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Open City Lagos

The publication “Open City Lagos”, a cooperation with Nsibidi Institute Lagos and Fabulous Urban Zurich, intends to initiate a public reflection and discourse on the characteristics of an “open city” where the co-existence of different social groups and the richness of cultural diversity come together to foster growth that is diverse, equitable, creative, sustainable and inclusive.

Makoko Neighborhood Hotspot

The hotspot is an integral part of the Makoko/Iwaya Regeneration plan developed in a participatory approach with the community and local and international professionals. To read more about the colourful opening ceremony and the Makoko/Iwaya Waterfront community

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Makoko-Iwaya Waterfront Economic Opportunities


The Makoko-Iwaya Waterfront regeneration plan is a comprehensive people centered development framework. The major objective is ensuring participation and community ownership. The plan looks at all facets of life and development.

 This plan, if implemented, could turn Makoko/Iwaya community into a worldwide showcase of a sustainable and flood-resilient lifestyle.


It is widely expected that Lagos will become the largest city on the African continent within the next ten to fifteen years, surpassing Cairo. Being a melting pot of numerous Nigerian and West African identities, cultures and religions, Lagos has been offering millions of people dreams and hopes for a more prosperous future. As a coastal city with many of its parts lying just above sea level, Lagos faces the additional and peculiar challenge of flooding. Intelligent and innovative strategies are needed to combine the requirements of economic growth and infrastructure development with sustainable urban governance.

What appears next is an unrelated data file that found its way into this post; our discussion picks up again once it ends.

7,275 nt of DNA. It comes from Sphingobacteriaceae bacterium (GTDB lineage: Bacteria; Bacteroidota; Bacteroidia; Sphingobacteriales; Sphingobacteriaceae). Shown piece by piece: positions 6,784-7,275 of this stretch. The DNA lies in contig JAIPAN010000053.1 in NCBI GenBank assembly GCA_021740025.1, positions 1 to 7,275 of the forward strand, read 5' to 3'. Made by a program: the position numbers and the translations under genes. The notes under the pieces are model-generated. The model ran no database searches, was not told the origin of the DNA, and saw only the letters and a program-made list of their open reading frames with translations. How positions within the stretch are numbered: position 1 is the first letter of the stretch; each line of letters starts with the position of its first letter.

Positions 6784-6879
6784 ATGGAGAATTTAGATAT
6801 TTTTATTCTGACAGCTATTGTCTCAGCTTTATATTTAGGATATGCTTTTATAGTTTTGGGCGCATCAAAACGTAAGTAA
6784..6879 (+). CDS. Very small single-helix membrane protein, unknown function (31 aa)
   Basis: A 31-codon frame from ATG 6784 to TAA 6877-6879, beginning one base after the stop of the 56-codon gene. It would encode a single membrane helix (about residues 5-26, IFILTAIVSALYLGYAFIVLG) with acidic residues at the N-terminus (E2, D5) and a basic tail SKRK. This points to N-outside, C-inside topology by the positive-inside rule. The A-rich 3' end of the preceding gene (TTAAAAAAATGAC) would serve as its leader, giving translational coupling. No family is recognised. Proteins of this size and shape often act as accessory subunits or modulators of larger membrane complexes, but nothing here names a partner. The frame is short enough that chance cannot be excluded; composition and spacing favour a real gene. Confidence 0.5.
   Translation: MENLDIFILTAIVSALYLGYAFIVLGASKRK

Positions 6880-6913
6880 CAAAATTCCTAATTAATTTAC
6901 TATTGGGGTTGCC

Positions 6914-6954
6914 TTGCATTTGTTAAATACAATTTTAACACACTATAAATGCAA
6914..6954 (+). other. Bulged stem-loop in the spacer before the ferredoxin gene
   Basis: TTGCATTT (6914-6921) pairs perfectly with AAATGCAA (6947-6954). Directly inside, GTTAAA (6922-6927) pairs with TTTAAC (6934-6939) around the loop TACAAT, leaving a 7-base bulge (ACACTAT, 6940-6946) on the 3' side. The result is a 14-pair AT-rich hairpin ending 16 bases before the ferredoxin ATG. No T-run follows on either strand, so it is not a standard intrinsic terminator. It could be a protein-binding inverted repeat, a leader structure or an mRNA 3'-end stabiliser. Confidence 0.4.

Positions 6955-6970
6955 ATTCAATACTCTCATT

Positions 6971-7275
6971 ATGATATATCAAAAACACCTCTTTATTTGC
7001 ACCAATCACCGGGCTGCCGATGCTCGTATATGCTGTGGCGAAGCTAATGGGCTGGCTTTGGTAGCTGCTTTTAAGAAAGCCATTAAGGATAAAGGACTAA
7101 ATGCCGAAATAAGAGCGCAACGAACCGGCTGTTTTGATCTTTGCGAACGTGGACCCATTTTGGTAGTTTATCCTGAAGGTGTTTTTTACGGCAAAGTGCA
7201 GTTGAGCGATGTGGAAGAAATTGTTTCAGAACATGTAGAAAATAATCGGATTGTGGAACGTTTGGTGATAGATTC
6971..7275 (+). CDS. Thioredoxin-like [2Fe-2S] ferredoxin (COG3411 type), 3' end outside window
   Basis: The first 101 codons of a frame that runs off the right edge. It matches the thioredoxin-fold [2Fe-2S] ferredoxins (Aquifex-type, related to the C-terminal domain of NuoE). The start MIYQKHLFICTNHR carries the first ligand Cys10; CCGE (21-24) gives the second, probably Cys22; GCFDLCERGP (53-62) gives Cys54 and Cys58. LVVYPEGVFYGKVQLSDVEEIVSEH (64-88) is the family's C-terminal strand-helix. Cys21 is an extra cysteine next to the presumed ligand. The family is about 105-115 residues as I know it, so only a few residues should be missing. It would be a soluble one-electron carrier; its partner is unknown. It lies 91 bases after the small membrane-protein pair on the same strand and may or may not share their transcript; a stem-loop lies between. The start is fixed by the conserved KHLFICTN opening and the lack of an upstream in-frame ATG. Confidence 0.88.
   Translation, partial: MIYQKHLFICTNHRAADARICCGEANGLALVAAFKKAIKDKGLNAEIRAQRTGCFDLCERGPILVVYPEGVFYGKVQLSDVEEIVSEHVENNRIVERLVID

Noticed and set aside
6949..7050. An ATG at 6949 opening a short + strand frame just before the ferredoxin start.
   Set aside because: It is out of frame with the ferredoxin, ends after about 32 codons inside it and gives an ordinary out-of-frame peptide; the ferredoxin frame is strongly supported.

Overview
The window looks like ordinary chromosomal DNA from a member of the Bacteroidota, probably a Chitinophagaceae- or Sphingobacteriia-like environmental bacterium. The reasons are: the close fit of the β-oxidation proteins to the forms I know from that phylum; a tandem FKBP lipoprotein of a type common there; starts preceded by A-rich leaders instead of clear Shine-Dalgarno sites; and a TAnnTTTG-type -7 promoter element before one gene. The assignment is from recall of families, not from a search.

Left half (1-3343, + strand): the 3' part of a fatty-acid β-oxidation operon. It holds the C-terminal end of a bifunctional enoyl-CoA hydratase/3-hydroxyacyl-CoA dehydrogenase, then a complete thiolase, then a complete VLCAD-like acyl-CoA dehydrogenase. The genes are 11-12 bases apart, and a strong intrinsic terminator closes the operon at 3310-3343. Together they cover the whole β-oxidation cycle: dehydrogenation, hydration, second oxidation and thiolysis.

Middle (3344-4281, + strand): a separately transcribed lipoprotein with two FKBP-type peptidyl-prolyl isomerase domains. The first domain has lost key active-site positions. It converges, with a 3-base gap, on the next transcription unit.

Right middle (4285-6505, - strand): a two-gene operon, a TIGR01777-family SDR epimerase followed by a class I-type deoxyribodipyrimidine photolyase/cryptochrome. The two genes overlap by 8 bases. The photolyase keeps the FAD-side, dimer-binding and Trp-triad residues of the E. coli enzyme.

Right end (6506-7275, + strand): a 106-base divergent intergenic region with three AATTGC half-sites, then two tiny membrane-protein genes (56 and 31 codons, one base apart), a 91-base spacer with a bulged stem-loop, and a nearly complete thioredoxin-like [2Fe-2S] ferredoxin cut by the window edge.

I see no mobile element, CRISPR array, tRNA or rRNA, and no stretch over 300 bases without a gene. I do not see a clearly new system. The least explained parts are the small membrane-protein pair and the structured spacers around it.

The Heinrich Böll Foundation runs the Megacity Lagos programme from a liaison office in the City. Cutting across all projects, our partners emphasise the need to include Lagos citizens in urban planning and implementation processes at the local and State Government level. Our aim is to offer a discussion platform where ideas for a sustainable and equitable Lagos can emerge - so that Lagos would be called not only the biggest but also one of the most liveable cities in Africa.


Megacity means mega challenges. This publication looks at answers to Lagos’ pressing questions, such as a rapidly growing population, managing the waste such a huge population produces, adequate and affordable housing at a time when flooding is making land uninhabitable for a substantial part of the year, job creation and transportation. Can Lagos become a model megacity?

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This edition of Perspectives asks, “What are sustainable African cities?”. In so doing, it offers a snapshot of Africa’s urban sustainability challenges, ranging from tensions between heritage and urban renewal.